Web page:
Books for beginner Gelug students

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smcj
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Re: Books for beginner Gelug students

Post by smcj » Wed May 03, 2017 12:35 pm

The American Constitution is well worth studying.
The part about allowing slavery was a mistake.
Keep that in mind as you study it.
Last edited by smcj on Wed May 03, 2017 12:39 pm, edited 1 time in total.
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Lobsang Chojor
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Re: Books for beginner Gelug students

Post by Lobsang Chojor » Wed May 03, 2017 12:38 pm

Ayu wrote:Okay, you recommend this and Lama Zopa recommends reading the Pabonka book. :shrug:
I think Karma's point is that Lam Rim Chenmo is the most important to read, Lama Zopa Rinpoche says this regularly.
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Re: Books for beginner Gelug students

Post by Ayu » Wed May 03, 2017 12:54 pm

Lobsang Chojor wrote:
Ayu wrote:Okay, you recommend this and Lama Zopa recommends reading the Pabonka book. :shrug:
I think Karma's point is that Lam Rim Chenmo is the most important to read, Lama Zopa Rinpoche says this regularly.
I didn't argue that, but I think it is not good to condemn Pabonka's work outright.

Anyhow, both books have a huge volume and some beginners could be discouraged, because it is no stuff for reading quickly. Normally there are longterm courses about Lam rim. It is not recommended for quick superficial reading but for studying deeply.
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Re: Books for beginner Gelug students

Post by Karma_Yeshe » Wed May 03, 2017 12:58 pm

Ayu wrote: Okay, you recommend this and Lama Zopa recommends reading the Pabonka book. :shrug: Who is the authority here?
Maybe you should mention that Gelug is not your lineage.
Yes, Gelug is not my lineage. That is why I won't recommend Pabonkapha. This is not about authority, it is about history.

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Re: Books for beginner Gelug students

Post by Jeff H » Wed May 03, 2017 4:06 pm

:namaste:
Ayu wrote:
Lobsang Chojor wrote:
Ayu wrote:Okay, you recommend this and Lama Zopa recommends reading the Pabonka book. :shrug:
I think Karma's point is that Lam Rim Chenmo is the most important to read, Lama Zopa Rinpoche says this regularly.
I didn't argue that, but I think it is not good to condemn Pabonka's work outright.

Anyhow, both books have a huge volume and some beginners could be discouraged, because it is no stuff for reading quickly. Normally there are longterm courses about Lam rim. It is not recommended for quick superficial reading but for studying deeply.
Personally, I think this is more to the point. With 10 years of Theravadin under his belt, Stiphen may well be ready for Pabongkha and for Tsongkhapa's Great Treatise, but I wouldn't classify either as a starting place for lam rim.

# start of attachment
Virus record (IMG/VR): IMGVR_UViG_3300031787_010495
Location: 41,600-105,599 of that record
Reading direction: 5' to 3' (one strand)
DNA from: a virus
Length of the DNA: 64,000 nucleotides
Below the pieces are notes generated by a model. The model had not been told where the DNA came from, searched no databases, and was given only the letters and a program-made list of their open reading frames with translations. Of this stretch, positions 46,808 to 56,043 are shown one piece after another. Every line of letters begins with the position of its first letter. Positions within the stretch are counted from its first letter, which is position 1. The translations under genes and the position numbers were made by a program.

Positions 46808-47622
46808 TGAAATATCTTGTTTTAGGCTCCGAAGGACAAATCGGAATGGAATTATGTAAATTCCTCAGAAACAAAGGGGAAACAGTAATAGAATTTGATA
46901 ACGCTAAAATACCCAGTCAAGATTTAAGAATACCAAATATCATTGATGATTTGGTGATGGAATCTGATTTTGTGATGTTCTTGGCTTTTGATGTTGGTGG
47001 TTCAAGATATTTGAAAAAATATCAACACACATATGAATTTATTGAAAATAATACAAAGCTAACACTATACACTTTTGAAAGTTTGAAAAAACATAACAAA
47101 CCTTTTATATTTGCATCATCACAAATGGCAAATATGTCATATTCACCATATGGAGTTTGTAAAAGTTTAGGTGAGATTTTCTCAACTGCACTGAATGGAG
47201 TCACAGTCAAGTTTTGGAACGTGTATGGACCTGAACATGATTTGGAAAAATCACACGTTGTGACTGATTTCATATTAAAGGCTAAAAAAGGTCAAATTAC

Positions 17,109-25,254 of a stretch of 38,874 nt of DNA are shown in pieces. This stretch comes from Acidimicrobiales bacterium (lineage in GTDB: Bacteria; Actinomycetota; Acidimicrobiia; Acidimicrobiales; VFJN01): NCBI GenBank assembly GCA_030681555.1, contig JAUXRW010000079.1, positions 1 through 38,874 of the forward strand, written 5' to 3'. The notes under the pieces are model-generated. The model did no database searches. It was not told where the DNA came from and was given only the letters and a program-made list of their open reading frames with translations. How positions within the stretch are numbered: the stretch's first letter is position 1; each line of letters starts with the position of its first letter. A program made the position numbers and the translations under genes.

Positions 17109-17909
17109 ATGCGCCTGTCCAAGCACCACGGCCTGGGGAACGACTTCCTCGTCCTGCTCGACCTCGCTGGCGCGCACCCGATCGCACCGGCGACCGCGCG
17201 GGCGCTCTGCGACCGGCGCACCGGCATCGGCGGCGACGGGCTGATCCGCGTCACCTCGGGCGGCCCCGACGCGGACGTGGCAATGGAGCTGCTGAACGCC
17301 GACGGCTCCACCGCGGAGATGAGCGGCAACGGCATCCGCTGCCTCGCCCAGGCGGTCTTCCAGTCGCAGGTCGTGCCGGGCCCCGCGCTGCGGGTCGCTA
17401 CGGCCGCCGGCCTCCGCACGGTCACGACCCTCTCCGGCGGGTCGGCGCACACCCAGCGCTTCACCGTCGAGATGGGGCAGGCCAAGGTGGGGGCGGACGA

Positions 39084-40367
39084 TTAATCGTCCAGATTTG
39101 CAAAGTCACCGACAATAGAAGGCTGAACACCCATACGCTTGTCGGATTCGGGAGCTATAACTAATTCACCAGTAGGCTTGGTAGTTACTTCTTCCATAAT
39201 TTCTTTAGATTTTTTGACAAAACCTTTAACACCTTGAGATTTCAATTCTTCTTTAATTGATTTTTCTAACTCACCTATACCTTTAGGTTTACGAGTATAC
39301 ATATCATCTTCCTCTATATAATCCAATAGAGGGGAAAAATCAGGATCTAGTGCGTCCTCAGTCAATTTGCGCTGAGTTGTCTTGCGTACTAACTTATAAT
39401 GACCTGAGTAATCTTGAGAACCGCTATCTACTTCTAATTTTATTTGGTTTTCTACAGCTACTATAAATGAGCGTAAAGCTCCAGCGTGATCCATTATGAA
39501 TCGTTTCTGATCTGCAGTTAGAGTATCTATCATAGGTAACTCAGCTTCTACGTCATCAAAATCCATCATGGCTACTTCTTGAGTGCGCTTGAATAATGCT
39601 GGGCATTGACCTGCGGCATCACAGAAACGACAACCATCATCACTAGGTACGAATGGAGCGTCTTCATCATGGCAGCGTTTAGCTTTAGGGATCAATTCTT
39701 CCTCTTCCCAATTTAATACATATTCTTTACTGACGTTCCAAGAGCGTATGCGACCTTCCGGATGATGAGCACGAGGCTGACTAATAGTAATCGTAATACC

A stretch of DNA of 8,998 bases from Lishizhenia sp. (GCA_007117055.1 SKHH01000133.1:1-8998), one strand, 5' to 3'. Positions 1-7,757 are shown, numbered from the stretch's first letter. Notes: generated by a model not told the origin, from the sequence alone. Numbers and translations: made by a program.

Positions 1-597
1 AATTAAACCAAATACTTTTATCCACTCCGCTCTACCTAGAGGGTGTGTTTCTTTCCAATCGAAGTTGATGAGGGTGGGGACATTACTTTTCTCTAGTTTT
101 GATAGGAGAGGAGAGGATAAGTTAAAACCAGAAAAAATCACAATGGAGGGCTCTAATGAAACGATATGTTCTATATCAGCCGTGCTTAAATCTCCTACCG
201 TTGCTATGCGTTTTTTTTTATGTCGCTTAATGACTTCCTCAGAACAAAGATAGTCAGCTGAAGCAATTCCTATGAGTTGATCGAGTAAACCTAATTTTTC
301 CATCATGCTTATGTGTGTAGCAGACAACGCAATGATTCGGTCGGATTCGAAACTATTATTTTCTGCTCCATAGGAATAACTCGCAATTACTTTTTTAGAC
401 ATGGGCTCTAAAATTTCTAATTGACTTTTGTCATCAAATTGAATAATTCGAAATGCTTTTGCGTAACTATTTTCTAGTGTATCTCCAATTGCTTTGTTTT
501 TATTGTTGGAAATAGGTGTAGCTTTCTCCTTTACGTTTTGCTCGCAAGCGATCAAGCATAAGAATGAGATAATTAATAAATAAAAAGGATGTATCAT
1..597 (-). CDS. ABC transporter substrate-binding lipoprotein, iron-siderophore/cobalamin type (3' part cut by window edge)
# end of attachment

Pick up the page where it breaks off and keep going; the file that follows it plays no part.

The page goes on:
Indestructible Truth is an excellent introduction and overview to Tibetan Buddhism in general, and the non-Gelug focus is a benefit before getting heavily into the Gelug lam rim.

After that, Geshe Tashi Tsering's Foundations of Buddhist Thought series is really an extremely good starting place -- foundational, one might say. They are best taken in order (Four Noble Truths; Two Truths; Buddhist Psychology; Bodhicitta; Emptiness; and Tantra). Also, even though Geshe-la does not offer those classes at the Jamyang branches, the 2-year online course is available to anyone and very much worth the modest cost.

After finishing the foundational work, Geshe Tashi also offers a 2-1/2 year online course in the Great Treatisee. Foundations of Buddhist Thought is (appropriately, in my mind) a prerequisite for the Lam Rim Chenmo course. Together those two courses will provide a very solid, well structured grounding in Gelug.
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Re: Books for beginner Gelug students

Post by Lobsang Chojor » Wed May 03, 2017 4:54 pm

Ayu wrote:I didn't argue that, but I think it is not good to condemn Pabonka's work outright.

Anyhow, both books have a huge volume and some beginners could be discouraged, because it is no stuff for reading quickly. Normally there are longterm courses about Lam rim. It is not recommended for quick superficial reading but for studying deeply.
Yes sorry, I myself misunderstood what you meant. Personally​ I found Pabongkha's work very useful in understanding some of the more subtle points and of course he details the visualisations
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Re: Books for beginner Gelug students

Post by Fortyeightvows » Wed May 03, 2017 7:25 pm

One post above has already went against tos.
Let's not do that.

But aside from that is that Pabongka didn't always speak fondly of termas.
And in way it makes sense...
I don't know the day and age he lived. but finding texts under rocks?
Or worshiping deitys from someone's dreams?... that's kind of how the termas sounded to me when I first heard of it. I'm sure I'm not alone in this.

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Re: Books for beginner Gelug students

Post by Nicholas Weeks » Wed May 03, 2017 8:38 pm

Stiphan wrote:Hello friends,

Which books should I buy and read first as a newcomer to Gelug and Tibetan Buddhism?

Thank you!
Try The Path to Enlightenment (tr. by Glenn Mullin) which has the Dalai Lama commenting on two of the great stages of the path texts. One is by the Third Dalai Lama, where he comments on Je Tsongkhapa's small Lam Rim.

Also look for Je Tsongkhapa's Three Principles of the Path, a tiny work with many good commentaries out there.
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Re: Books for beginner Gelug students

Post by Brunelleschi » Wed May 03, 2017 9:19 pm

Karma_Yeshe wrote:
Ayu wrote: Okay, you recommend this and Lama Zopa recommends reading the Pabonka book. :shrug: Who is the authority here?
Maybe you should mention that Gelug is not your lineage.
Yes, Gelug is not my lineage. That is why I won't recommend Pabonkapha. This is not about authority, it is about history.